I sometimes think I read too many novels of suspense and thrills. They ruin me for other stories with their tricky plot twists. When a story is quiet and thoughtful and not much really happens I tend to stop and think that I missed something. Surely there must be more, right? That's what I was thinking this weekend when I read Mary Wilkins Freeman's "A New England Nun". (I decided to stick with Fifty Great American Short Stories after all and am so glad I did).
Freeman straddles two centuries--she was born in Massachusetts in the mid-1800s and died in 1930. Maybe because her story comes just before one by Sarah Orne Jewett in the collection I think of Freeman (who I am not at all familiar with) as a regionalist. Is it just me or are so many 19th century American women writers considered regionalists? (Even Willa Cather!). Not that there is anything wrong with that in my book, but it seems to sort of pigeon-hole them and send them to a lower echelon of the literary sphere. But I am digressing here.
"A New England Nun" is indeed a quiet, thoughtful story where not much happens, and it left me wondering initially, but the more I think about it the more I like it. It is very spot on when it comes to showing what life is like, which is mostly quiet and thoughtful and in actuality that is a much better thing than the twists and turns crime novels take a reader on. I think I much prefer normal regular routine (most of the time anyway) to pure, adrenalin-drenched drama. At least in real life. And maybe I like the story so much because my own life is not such a stretch from that which Louisa Ellis lives in the story.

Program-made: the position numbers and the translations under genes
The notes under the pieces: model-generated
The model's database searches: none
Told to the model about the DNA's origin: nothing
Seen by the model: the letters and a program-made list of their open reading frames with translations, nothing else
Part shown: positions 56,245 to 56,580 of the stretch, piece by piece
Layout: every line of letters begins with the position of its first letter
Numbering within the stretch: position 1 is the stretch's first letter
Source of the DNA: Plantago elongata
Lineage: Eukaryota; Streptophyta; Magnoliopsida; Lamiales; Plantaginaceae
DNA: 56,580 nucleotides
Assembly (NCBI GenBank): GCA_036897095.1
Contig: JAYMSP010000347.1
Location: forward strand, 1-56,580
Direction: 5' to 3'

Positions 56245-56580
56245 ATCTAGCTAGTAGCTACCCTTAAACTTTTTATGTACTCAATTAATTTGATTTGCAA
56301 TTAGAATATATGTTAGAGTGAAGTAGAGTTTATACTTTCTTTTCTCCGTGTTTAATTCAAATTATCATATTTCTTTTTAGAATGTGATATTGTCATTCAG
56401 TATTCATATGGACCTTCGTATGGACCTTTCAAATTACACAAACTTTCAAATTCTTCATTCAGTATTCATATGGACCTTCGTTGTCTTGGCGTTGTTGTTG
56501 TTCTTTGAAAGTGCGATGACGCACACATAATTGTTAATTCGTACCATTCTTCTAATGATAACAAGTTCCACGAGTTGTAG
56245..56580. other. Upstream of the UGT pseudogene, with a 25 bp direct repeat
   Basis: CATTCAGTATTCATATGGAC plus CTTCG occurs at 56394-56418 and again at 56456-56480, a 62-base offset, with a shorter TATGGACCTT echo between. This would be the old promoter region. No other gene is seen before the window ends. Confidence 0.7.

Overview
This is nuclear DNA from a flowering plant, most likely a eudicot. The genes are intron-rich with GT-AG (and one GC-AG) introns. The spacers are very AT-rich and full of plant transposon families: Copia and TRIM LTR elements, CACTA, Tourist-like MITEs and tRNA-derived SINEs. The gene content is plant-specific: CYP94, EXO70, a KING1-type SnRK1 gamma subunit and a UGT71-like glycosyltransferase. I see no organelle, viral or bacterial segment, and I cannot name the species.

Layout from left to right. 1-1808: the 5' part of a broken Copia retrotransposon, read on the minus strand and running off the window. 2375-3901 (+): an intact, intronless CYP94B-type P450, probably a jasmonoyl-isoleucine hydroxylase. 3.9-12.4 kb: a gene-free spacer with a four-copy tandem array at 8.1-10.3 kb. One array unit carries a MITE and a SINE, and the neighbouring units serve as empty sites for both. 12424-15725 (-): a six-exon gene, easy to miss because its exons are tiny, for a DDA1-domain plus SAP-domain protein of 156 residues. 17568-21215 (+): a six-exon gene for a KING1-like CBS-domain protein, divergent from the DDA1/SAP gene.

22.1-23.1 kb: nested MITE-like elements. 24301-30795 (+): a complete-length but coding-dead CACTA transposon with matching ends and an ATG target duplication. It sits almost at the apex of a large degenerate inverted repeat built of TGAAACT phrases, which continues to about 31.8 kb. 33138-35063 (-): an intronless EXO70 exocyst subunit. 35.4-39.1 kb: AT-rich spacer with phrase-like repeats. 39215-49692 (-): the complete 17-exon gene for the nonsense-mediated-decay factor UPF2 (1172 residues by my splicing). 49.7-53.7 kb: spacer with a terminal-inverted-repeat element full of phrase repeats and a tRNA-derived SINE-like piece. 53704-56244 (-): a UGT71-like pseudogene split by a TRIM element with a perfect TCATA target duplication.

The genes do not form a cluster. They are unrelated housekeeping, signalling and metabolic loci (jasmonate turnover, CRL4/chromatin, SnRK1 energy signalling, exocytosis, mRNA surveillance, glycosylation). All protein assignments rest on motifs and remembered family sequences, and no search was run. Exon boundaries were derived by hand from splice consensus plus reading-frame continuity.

Louisa Ellis's life is very routine, maybe even a little staid. She has her home just as she likes it--each thing in its place and a place for everything.
"Louisa was slow and still in her movements; it took her a long time to prepare her tea; but when ready it was set forth with as much grace as if she had been a veritable guest to her own self. The little square table stood exactly in the center of the kitchen, and was covered with a starched linen cloth whose border pattern of flowers glistened. Louisa had a damask napkin on her tea-tray, where were arranged a cut-glass tumbler full of teaspoons, a silver cream-pitcher, a china sugar-bowl, and one pink china cup and saucer. She used china every day--something which none of her neighbors did."